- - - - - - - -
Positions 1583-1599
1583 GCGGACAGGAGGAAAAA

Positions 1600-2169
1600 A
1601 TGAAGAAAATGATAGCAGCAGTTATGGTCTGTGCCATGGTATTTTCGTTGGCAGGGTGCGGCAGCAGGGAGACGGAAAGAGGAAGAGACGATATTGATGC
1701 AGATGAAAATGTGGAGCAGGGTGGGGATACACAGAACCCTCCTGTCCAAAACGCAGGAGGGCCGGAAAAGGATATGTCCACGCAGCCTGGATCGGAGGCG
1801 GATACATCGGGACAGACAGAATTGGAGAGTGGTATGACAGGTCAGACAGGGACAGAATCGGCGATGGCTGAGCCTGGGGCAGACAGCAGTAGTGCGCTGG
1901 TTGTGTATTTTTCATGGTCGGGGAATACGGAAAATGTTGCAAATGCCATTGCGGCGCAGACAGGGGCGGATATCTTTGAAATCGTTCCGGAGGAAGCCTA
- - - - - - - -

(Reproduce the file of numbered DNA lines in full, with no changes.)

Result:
Positions 1583-1599
1583 GCGGACAGGAGGAAAAA

Positions 1600-2169
1600 A
1601 TGAAGAAAATGATAGCAGCAGTTATGGTCTGTGCCATGGTATTTTCGTTGGCAGGGTGCGGCAGCAGGGAGACGGAAAGAGGAAGAGACGATATTGATGC
1701 AGATGAAAATGTGGAGCAGGGTGGGGATACACAGAACCCTCCTGTCCAAAACGCAGGAGGGCCGGAAAAGGATATGTCCACGCAGCCTGGATCGGAGGCG
1801 GATACATCGGGACAGACAGAATTGGAGAGTGGTATGACAGGTCAGACAGGGACAGAATCGGCGATGGCTGAGCCTGGGGCAGACAGCAGTAGTGCGCTGG
1901 TTGTGTATTTTTCATGGTCGGGGAATACGGAAAATGTTGCAAATGCCATTGCGGCGCAGACAGGGGCGGATATCTTTGAAATCGTTCCGGAGGAAGCCTA